• the depositor or depositors to whom the company owes 5% of total deposits of the company.

Considerations by the Tribunal

While considering an application under Sub-section (1) of Section 245, the Tribunal has to take into account the following matters, as per Sub-section (4) of Section 245. They are:

  1. When the application is filed, the Tribunal has a responsibility to see whether the members or depositors are acting in good faith for seeking an order.
  2. The Tribunal also considers any evidence against the persons involved in the mismanagement other than director or officer.
  3. The Tribunal should consider the fact that any member or depositor can attain relief for the cause of action, other than the orders mentioned above under the kinds of relief.
  4. The Tribunal should examine if the members or depositors have any personal interest, either direct or indirect, in the matter that is being proceeded.
  5. The Tribunal should consider if the cause of action is yet to occur, and such act or omission is likely to be authorized or ratified by the company.
  6. If the cause of action has already occurred, then Tribunal considers whether the same is to be ratified by the company.

Conditions to be followed after admission of a suit by Tribunal

According to Sub-section (5) of Section 245, the Tribunal shall have regard to the following matters after an application is admitted. They are:

  • The public notice should be served to all the members or depositors concerned, after the suit is admitted by NCLT, in the manner prescribed by the relevant provision
  • All the similar applications in any jurisdiction should be converted into a single application, and a lead applicant on behalf of all the applicants should be selected and appointed when there is a consensus among all such members or depositors. On intimation, the Tribunal shall have the power to appoint such lead applicant who is responsible for the proceedings on the applicants’ side
  • There should not be two class-action suits for the same cause of action. They are not allowed and entertained in any manner
  • The costs or expenses for the class action suits shall be met by either the company or the persons who are responsible for the fraudulent/oppressive actions.

Binding effect of the Order

Sub-section (6) of Section 245 states that any order passed by the Tribunal with regard to the class action suit shall be binding on all the members, depositors, directors, officers, audit firms, audit consultant, experts or any other persons who are associated with the company and its mal-practices.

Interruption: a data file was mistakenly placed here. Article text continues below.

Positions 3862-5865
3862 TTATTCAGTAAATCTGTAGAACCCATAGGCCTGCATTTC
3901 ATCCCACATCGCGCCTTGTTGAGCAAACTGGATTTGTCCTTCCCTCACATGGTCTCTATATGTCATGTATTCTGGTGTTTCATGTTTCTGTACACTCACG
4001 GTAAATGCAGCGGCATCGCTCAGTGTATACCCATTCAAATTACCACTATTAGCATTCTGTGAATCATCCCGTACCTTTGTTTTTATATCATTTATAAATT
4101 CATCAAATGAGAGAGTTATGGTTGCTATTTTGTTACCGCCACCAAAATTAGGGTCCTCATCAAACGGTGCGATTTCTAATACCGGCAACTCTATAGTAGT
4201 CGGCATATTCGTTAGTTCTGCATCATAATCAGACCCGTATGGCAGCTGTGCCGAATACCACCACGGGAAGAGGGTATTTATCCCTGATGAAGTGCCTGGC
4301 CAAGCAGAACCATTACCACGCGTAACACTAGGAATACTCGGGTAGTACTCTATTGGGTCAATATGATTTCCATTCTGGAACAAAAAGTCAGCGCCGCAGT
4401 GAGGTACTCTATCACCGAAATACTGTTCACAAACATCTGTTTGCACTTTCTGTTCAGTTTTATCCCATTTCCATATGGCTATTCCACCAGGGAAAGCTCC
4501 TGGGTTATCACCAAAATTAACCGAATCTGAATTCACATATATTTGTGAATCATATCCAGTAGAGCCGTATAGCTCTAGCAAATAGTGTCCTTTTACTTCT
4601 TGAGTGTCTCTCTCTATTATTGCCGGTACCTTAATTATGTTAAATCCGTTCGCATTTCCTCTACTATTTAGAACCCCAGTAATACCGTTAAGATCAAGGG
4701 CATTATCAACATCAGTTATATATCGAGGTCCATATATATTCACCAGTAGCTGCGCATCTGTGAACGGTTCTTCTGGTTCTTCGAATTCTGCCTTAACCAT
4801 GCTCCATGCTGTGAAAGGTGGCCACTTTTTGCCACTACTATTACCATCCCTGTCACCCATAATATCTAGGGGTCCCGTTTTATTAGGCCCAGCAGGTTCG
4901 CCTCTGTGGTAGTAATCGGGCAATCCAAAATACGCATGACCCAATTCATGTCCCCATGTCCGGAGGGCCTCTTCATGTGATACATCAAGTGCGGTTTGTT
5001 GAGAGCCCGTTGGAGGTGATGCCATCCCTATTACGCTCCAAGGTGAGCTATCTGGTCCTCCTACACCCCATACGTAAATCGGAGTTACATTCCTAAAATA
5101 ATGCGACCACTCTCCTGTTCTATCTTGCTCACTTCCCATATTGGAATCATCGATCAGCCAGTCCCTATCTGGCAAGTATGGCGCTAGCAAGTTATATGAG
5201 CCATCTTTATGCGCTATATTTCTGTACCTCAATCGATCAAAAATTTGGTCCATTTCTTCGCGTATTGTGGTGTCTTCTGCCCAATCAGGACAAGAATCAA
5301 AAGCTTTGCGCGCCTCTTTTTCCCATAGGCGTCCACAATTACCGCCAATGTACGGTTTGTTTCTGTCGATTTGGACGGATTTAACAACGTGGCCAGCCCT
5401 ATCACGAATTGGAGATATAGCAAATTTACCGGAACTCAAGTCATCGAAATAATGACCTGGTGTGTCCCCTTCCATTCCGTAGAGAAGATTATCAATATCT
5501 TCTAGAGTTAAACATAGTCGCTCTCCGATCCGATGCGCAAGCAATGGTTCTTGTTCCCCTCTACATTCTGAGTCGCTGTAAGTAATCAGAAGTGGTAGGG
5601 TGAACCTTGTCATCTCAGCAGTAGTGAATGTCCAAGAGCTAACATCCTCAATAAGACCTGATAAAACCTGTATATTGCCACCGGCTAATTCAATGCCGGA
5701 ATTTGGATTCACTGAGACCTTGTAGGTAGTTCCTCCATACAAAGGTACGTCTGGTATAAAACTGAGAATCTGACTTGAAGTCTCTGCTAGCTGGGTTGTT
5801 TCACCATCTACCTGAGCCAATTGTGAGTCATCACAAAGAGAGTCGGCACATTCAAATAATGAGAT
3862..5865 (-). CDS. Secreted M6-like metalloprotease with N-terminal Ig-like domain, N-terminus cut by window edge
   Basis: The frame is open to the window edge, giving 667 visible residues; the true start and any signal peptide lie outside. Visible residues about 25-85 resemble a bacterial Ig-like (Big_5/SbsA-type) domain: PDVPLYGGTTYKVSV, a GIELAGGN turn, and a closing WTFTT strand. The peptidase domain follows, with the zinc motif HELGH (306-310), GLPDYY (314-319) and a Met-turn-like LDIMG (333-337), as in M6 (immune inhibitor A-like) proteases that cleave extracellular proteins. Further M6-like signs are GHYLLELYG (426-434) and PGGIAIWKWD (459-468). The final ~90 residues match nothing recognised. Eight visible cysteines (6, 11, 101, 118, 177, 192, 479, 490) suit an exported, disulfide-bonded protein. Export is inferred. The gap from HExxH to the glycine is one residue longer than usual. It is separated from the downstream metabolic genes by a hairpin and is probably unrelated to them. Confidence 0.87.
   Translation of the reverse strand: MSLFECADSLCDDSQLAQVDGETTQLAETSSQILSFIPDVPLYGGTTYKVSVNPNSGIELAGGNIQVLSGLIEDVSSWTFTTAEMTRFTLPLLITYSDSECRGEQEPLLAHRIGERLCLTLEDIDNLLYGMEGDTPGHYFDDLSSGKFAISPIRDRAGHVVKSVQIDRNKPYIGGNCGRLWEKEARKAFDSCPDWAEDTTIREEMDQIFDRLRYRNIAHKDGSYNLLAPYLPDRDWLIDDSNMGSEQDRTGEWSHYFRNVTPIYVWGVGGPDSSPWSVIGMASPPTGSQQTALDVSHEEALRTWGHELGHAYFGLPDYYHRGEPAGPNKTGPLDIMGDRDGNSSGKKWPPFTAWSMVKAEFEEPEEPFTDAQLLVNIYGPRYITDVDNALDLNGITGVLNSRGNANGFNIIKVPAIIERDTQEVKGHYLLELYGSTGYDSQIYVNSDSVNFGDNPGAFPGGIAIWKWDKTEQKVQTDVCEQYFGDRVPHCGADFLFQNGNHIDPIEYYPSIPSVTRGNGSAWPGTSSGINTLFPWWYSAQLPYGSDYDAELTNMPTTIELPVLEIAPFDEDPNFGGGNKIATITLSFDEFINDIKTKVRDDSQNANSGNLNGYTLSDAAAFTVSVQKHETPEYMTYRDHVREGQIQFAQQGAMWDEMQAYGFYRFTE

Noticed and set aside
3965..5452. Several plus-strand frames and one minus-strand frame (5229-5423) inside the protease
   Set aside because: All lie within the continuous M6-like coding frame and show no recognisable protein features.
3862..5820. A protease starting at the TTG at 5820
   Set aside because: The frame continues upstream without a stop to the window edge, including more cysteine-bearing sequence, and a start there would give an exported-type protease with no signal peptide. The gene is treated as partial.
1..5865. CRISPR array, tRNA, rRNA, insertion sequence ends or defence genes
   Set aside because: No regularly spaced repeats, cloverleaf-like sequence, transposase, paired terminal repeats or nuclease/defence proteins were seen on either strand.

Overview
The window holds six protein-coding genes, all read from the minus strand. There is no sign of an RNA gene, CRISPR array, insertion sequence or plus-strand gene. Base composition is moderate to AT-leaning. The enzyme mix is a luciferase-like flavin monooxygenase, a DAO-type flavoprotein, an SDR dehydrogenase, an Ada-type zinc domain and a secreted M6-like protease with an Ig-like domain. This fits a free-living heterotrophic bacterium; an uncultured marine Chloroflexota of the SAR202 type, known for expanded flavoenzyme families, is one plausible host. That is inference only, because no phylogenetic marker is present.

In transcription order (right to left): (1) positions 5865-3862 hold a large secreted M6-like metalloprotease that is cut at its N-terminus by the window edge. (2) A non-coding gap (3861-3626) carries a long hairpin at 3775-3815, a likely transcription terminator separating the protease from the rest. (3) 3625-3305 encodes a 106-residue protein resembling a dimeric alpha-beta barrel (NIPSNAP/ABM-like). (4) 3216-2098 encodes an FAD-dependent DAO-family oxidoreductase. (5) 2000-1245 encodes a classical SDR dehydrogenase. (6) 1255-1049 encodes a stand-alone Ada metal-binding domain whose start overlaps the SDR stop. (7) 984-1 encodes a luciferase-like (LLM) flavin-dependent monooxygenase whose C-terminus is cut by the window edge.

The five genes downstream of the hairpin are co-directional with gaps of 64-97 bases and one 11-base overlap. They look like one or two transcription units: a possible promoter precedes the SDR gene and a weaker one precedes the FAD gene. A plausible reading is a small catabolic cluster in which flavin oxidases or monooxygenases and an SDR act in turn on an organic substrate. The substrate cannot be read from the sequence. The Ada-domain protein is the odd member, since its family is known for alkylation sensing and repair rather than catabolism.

Sub-section (7) of Section 245 states that when a company fails to obey the order passed by the tribunal, a penalty of amount from Rs.5 lakhs which can be extended to Rs.25 lakhs is levied on the company. When an officer of a company who is in default fails to oblige the order passed by the Tribunal, then he is punishable by imprisonment which may extend to 3 years along with imposing of fine, not less than Rs.25,000 but which may extend to Rs.1,00,000.

Penalty for Baseless Application

  • Sub-section (8) of Section 245 states that when the Tribunal finds out that the application filed by members or depositors is frivolous or vexatious, then it may reject the application. The Tribunal has to record reasons for rejection in writing and therefore order the applicant to pay costs not exceeding Rs.1,00,000 as a penalty to the opposite party. The amount to be paid is specified in the order passed by the Tribunal.
  • Sub-section (9) of Section 245 states that none of this whole procedure is applicable to a banking company. Any company other than a banking company is covered under this Section.
  • Sub-section (10) of Section 245 states that the persons filing an application or taking any action under sub-section (1) of Section 245 should comply with the above-mentioned requirements that are relevant.

As a final note, Class action suits are very much helpful in reducing costs for the people who are aggrieved due to the same cause of action and unable to approach the Tribunal independently for justice. Under the Companies Act, 1956, there was no concept called the class of suits, but there was a concept called ‘oppression and mismanagement’ wherein the suit can be instituted only against the company and its statutory appointees. But underclass action suits, every associated person who involved in the unlawful activity like, auditors, experts, consultants, etc. can also be punished. The class-action suits are already very popular in the United States and thus has been introduced in India through Companies Act, 2013. Class action suits increase a sense of responsibility and diligence in the companies with respect to protecting the interests of the stakeholders. This is because the vigilant stakeholders are paid attention to and being addressed by the Tribunal through the class action suits, which is a very good sign for the protection of corporate ethics in the corporate world for upholding fair practices.